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Spokane, Washington  Est. May 19, 1883

Trade commission halts tariffs that crippled U.S. newspaper industry

Beneath a roaring printing press, pressman Pat Corker prepares a large roll of newsprint paper that will be automatically loaded into the press as each roll runs out, on Wednesday, Aug. 29, 2018, in The Spokesman-Review’s production facility. (Jesse Tinsley / The Spokesman-Review)

A federal agency on Wednesday unanimously voted to halt a series of tariffs that drove up the cost of newsprint, the coarse wood pulp-based paper that is one of the chief commodities and expenses for the struggling newspaper industry.

The International Trade Commission by a 5-0 vote found the five American newsprint producers haven’t been harmed by Canadian imports. The decision nullified a series of tariffs imposed earlier this year by the U.S. Commerce Department on those imported products.

U.S. Rep. Cathy McMorris Rodgers was one of 19 members of Congress to speak against the tariffs on Tuesday, telling the commission that Washington State has three of the five remaining newsprint mills in the U.S. She expressed concern about the damage to businesses as a result of the “misguided” tariffs.

According to information provided by paper supplier Lindenmeyr Central, the number of newsprint mills in North America dropped from 147 in 2000 to 34 in 2018. Of those, only five remain in the United States; the rest operate in Canada.

Three of the remaining five U.S. newsprint producers are based in Washington state. That number includes Millwood-based Inland Empire Paper Co.,a subsidiary of Cowles Co., which also publishes The Spokesman-Review.

Inland Empire Paper sends its products all over the country, but most customers are west of the Mississippi River, said Stacey Cowles, Spokesman-Review publisher and Cowles Co. president.

“We saw prices start to go up last year before the tariffs,” he said. “I’ve been hearing from industry people that the supply is pretty tight.”

Although the news industry applauded the ruling, it may not immediately help newspapers, which rely on printed products for much of their revenue.

“Newspaper publishing is still a tough business, but this is a good day, not just for newspapers but for the communities that depend on us as a civic asset,” Paul C. Tash, chief executive of the Tampa Bay Times, told the Washington Post.

Earlier this year, Tash eliminated 50 jobs to offset higher newsprint costs. “This doesn’t make all the challenges go away, but at least this challenge has been dispensed,” he said.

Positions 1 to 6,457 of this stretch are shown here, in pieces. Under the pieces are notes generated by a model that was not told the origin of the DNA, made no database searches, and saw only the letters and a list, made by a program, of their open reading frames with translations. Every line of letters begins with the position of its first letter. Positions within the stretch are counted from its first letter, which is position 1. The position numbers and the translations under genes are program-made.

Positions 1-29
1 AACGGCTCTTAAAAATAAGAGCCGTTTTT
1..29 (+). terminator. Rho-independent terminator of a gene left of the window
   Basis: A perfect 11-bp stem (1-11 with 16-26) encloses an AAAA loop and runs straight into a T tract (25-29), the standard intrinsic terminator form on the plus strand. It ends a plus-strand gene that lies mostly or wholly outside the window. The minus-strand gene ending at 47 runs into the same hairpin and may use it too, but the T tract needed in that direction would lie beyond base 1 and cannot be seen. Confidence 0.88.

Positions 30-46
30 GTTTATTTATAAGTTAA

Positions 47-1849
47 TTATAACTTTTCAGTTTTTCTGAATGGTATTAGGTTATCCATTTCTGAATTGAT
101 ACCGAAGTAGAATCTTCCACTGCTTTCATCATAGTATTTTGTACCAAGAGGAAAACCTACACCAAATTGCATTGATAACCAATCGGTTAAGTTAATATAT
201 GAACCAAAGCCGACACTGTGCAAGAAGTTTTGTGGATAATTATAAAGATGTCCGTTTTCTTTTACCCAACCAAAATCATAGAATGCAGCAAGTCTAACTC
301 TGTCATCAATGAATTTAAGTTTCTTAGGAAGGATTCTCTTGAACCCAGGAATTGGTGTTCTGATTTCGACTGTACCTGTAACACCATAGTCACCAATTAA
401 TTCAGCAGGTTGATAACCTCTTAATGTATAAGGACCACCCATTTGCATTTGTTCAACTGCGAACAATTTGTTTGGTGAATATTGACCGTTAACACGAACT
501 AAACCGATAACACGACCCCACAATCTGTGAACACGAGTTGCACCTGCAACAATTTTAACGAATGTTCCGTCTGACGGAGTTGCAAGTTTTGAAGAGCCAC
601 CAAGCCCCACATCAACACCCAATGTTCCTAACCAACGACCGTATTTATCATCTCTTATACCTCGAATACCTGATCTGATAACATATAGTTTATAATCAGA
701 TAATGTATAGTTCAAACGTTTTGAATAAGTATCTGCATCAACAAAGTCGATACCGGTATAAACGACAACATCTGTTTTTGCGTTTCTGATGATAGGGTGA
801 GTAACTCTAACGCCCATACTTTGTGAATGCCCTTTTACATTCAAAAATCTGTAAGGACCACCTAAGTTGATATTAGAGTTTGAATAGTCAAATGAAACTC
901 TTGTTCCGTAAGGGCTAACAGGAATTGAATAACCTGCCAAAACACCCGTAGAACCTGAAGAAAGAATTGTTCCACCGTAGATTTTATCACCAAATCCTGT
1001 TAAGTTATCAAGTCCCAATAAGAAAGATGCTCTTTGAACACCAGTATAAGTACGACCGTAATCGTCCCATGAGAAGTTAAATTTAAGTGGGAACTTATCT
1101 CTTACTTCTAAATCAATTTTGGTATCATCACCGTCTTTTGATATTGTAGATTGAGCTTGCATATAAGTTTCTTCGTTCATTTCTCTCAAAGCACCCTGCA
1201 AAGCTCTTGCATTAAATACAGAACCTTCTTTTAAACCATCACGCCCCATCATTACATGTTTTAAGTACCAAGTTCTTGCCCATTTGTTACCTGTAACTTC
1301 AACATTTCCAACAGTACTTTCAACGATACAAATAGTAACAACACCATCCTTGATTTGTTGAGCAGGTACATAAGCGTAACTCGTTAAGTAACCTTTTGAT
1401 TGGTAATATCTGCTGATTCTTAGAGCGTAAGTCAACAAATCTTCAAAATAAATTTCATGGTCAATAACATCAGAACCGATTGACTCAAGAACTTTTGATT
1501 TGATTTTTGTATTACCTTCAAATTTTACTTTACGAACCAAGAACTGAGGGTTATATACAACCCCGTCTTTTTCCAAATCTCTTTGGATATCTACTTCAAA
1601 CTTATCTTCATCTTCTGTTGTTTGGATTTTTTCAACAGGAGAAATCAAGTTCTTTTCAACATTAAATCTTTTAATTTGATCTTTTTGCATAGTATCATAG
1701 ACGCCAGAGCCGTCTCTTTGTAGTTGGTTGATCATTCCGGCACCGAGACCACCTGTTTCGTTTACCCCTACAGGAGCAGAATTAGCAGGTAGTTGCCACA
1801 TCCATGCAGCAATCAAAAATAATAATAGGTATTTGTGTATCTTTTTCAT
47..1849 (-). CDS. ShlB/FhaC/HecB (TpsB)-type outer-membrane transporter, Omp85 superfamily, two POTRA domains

And the Pittsburgh Post-Gazette announced last week that it would cut its print edition from seven days a week to five, eliminating Tuesday and Saturday publication. Editor David Shribman said the change was in the works for some time, saying: “We are emphasizing digital because the market is going digital.” But he added, “These tariffs aren’t helping us.”

The impact of the tariffs has been felt in nearly every newspaper market across the country, adding to existing disparities between costs and revenues. On Wednesday, The Spokesman-Review informed employees that it intends to reduce its newsroom staff by five positions.

Cowles explained the Millwood plant charges The Spokesman-Review the same rate it does all customers, even though both businesses are owned by the same company.

“Through business ethics on the mill side, we charge the same, fair price to all of our customers,” Cowles said. “We set a price that reflects our volume and proximity.”

The tariffs were imposed by the Commerce Department earlier this year in response to a petition filed by the North Pacific Paper (NorPac), a mill operator based in Longview, Washington. NorPac executives claimed Canadian competitors were hurting American manufacturers by dumping their products below cost on the U.S. market, an unfair trade practice.

A Commerce Department investigation found in NorPac’s favor, and the department began imposing higher duties on Canadian products in January. Since most of the newsprint plants operate in Canada, the tariffs caused newsprint prices to increase as much has 30 percent in the U.S.

Newspapers responded by cutting staff and consolidating news sections.

The International Trade Commission, an independent federal agency, was charged with determining whether NorPac had been harmed by the trade practices as found by the Commerce Department. The agency’s five commissioners voted “negative” in rapid succession on Wednesday, thereby vacating the tariffs.

In a statement, NorPac’s chief executive, Craig Anneberg, said: “We are very disappointed in the USITC’s negative determination, given that the record clearly shows that the domestic industry has been materially injured by dumped and subsidized imports from Canada. We intend to review the USITC’s written determination when it is issued in a few weeks, and we will assess our options at that time.”

The Washington Post contributed to this story.